Sometimes I have to wonder what the people who write the back blurbs of these books are thinking (or smoking). The back says "THE PEARL is a book to be read many times and cherished forever." What they're talking about, I can't imagine. If you choose to get pissed over and over again, then by all means keep reading this tragic story.

I get what Steinbeck is saying in his beautiful writing voice - to be content with what is had and to not let th
Connie G
Jan 02, 2017 rated it really liked it
Shelves: classic, mexico
John Steinbeck adapted a Mexican folk tale into a novella about fate, evil, the perils of greed, and the plight of oppressed people. The infant son of Juana and Kino, a fisherman and pearl diver, is stung by a scorpion. The doctor refuses to treat the baby because Kino does not have the money to pay him, and because the affluent Spanish colonialists look down at the natives. Kino dives for pearls in the hope that he could afford to pay a doctor, and comes up with a huge, valuable pearl--the "Pea ...more
Jul 03, 2009 rated it it was ok
Shelves: assigned-reading, ugh
Poor pearl diver in South America finds giant-ass pearl, decides to sell it and use the money to buy medicine for his baby, who just got bitten by a scorpion. The mierda hits the fan, people die, everything generally goes to hell in a handbasket, and it all happens in about the space of time it took you to read this review.

Verdict: meh.

Read for: 10th grade English
Nilesh Kashyap
Mar 12, 2012 rated it liked it
Shelves: nobel-laureates
It was a big mistake I made 3 days ago, I was going to start 'Charlotte's Web' but instead I started 'The Pearl' thinking it was written before ‘Of Mice and Men’ and on just finishing I found it was written much later. All I remember is my decision to read books in sequence they were published. Anyway it can’t be undone.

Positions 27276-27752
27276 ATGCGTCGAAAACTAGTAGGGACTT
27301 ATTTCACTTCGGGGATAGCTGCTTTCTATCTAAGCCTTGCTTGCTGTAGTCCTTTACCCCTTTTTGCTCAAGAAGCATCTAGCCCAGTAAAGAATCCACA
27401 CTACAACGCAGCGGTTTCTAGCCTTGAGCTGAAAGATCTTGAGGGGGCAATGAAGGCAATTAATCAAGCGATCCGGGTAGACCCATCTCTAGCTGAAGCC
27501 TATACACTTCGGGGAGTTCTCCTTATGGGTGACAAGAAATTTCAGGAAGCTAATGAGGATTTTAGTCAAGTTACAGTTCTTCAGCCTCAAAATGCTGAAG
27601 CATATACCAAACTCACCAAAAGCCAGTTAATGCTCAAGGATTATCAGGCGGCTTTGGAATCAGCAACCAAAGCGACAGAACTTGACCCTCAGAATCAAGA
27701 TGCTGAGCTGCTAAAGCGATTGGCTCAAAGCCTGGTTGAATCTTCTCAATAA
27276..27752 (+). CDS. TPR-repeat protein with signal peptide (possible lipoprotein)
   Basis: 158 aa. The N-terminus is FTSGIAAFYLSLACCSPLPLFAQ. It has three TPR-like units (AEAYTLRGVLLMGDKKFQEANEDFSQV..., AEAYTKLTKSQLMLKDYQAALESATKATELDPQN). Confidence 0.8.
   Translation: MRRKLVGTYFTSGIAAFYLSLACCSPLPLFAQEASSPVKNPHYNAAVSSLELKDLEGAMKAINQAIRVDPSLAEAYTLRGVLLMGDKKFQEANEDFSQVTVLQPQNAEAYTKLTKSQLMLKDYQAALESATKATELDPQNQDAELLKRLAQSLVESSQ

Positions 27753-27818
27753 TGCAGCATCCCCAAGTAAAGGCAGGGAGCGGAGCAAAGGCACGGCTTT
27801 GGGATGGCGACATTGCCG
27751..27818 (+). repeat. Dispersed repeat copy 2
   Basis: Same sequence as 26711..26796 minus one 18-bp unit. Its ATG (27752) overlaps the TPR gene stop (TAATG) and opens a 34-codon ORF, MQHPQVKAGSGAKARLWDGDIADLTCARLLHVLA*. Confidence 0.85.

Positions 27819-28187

The Review:

“In the town they tell the story of the great pearl” how it was found and how it was lost again. They tell of Kino, the fisherman, and of his wife, Juana, and of t
Mar 01, 2018 rated it liked it
i have had this sitting on my bookshelf for a while now (about 5 years! what?!) so i finally decided to read it. and, although i didnt enjoy it as much as some of his other novels, i appreciated the cautionary message of the story and the classic steinbeck writing style.

3 stars
Fiona MacDonald
Oct 27, 2017 rated it it was amazing  ·  review of another edition
Shelves: library-books
A simple story about a young man who finds a pearl, and the tragic consequences that greed can bring, yet I came away from this absolutely gobsmacked with the intensity and beauty of Steinbeck's writing. It was powerful, gripping and heartbreaking, all in less than 100 pages. I can only liken this to Hemingway's 'The Old Man and the Sea' - utterly flawless. ...more
Alice Lippart
Feb 26, 2020 rated it liked it
A layered story and I really like the writing, but found it a little predictable and it didn't feel that impactful to me. ...more
John Steinbeck is as diverse as his literature. Nonetheless, there is a common denominator in the American author's charming writing: the story is always rooted in the orality of the tales and legends that the ancients transmit over time to new generations so that they never forget they came. Here he is inspired by a traditional Mexican story.
This little parable can be read in one go, as the writing is so rich and limpid. The themes dear to the author and familiar to many of these novels are sti